Iron Man: US Stock Market Ignoring Negative Economic Surprises

The US stock market has shown great resilience in the face of negative economic news in 2015. Or the stock market is overpriced and is not reacting to negative news.

Take for example the S&P 500 index plotted against the Citi Economic Surprise Index. Since late January 2015, the economic news has been worse than expected (surprise!) yet the S&P 500 keeps on rising.


How about equity flows?


How about the Q1 GDP forecast? It has been crashing but the S&P 500 index keeps on climbing!


So how about Q2? Economists are calling for a “rebound” effect where consumers and business will bust out in terms of spending now that the frozen Q1 of 2015 is over. But will it?

Here is a chart of the Baltic Dry Shipping Index versus the average temperature at JFK Airport in New York City. New York City is warming up, but the Baltic Dry Shipping index seems frozen.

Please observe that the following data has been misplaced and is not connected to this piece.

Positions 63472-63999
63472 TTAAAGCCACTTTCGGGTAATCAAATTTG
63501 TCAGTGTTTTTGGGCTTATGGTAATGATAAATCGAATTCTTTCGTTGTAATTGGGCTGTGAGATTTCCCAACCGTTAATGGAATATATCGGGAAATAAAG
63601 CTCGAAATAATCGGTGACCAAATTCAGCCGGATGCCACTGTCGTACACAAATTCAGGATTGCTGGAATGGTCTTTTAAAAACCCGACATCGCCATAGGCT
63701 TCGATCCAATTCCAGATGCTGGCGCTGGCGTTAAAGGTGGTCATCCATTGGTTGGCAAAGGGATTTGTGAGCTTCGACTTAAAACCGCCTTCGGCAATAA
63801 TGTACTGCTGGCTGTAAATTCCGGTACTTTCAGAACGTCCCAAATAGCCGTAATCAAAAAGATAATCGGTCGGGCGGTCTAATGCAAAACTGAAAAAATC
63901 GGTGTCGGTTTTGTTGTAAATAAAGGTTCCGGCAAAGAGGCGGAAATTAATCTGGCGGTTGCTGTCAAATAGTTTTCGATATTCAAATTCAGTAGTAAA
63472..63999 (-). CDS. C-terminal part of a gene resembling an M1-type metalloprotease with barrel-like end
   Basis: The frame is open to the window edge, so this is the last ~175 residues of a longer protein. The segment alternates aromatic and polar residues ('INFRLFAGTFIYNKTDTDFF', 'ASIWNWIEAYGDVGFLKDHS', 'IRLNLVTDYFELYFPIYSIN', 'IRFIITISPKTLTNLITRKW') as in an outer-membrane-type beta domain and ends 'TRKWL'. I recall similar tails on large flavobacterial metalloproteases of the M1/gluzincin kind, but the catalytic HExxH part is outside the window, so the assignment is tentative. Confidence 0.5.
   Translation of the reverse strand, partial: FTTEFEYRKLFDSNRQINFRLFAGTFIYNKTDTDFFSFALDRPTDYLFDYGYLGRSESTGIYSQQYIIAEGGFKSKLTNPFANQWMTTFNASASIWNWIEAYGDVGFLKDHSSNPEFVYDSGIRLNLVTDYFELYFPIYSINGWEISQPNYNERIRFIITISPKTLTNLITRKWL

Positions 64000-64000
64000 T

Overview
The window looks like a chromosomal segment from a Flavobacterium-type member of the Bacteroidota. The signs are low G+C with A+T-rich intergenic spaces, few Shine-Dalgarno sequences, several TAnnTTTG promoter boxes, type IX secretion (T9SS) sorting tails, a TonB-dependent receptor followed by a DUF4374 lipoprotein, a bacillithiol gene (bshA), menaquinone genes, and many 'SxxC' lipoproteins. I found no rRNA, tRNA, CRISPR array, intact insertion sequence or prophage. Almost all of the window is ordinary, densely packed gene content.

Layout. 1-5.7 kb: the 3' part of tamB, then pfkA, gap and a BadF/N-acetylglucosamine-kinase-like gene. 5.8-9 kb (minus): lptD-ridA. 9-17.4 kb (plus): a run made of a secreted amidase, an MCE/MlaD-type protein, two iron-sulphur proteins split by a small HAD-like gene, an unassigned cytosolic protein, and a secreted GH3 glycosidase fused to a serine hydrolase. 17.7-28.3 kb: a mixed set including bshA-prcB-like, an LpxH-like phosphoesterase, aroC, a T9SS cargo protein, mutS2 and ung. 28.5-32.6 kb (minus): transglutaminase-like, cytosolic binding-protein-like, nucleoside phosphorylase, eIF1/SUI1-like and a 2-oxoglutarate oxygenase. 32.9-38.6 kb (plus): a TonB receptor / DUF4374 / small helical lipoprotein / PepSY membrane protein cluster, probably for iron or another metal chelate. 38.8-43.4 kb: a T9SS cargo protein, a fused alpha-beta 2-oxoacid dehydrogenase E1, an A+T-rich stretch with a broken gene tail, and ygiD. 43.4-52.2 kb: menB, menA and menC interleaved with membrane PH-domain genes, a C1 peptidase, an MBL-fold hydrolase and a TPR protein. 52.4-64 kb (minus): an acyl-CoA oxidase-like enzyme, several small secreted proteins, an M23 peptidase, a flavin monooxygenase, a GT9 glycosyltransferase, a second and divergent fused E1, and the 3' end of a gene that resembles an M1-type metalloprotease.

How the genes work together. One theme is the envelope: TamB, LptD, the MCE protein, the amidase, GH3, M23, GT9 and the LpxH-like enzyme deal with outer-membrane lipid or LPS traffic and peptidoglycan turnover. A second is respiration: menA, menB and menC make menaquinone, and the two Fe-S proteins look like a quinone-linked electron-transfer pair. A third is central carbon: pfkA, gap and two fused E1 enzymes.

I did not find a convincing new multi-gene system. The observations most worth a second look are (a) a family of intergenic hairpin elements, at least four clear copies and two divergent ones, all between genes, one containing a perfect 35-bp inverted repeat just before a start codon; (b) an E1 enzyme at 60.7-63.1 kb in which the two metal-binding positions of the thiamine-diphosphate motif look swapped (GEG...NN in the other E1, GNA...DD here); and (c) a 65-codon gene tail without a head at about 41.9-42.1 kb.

The stock market’s performance helped by Iron Man (aka, The Fed) has not helped wages or income inequality.


The US stock market is Iron Man. Or at least Janet Yellen is.

Janet Yellen


Sea Of Liquidity: 3M Euribor Negative for First Time ($5.3 TRILLION In Negative Yield Gov’t Bonds)

Futures traders are betting the three-month Euribor (Euro Interbank Offered Rate) fixing will stay negative until September 2016 after a jump in excess liquidity pushed it below zero for the first time.


Given that Euro Credit Default Swaps (CDS) are maxing out (at least in Greece), something is not working.


And $5.3 Trillion of government bonds now have negative yields.

paying to lend_0

Here is Mario Draghi and the European Central Bankers singing “Sea Of Liquidity.”


I hope it doesn’t end this way, with Leslie Nielsen.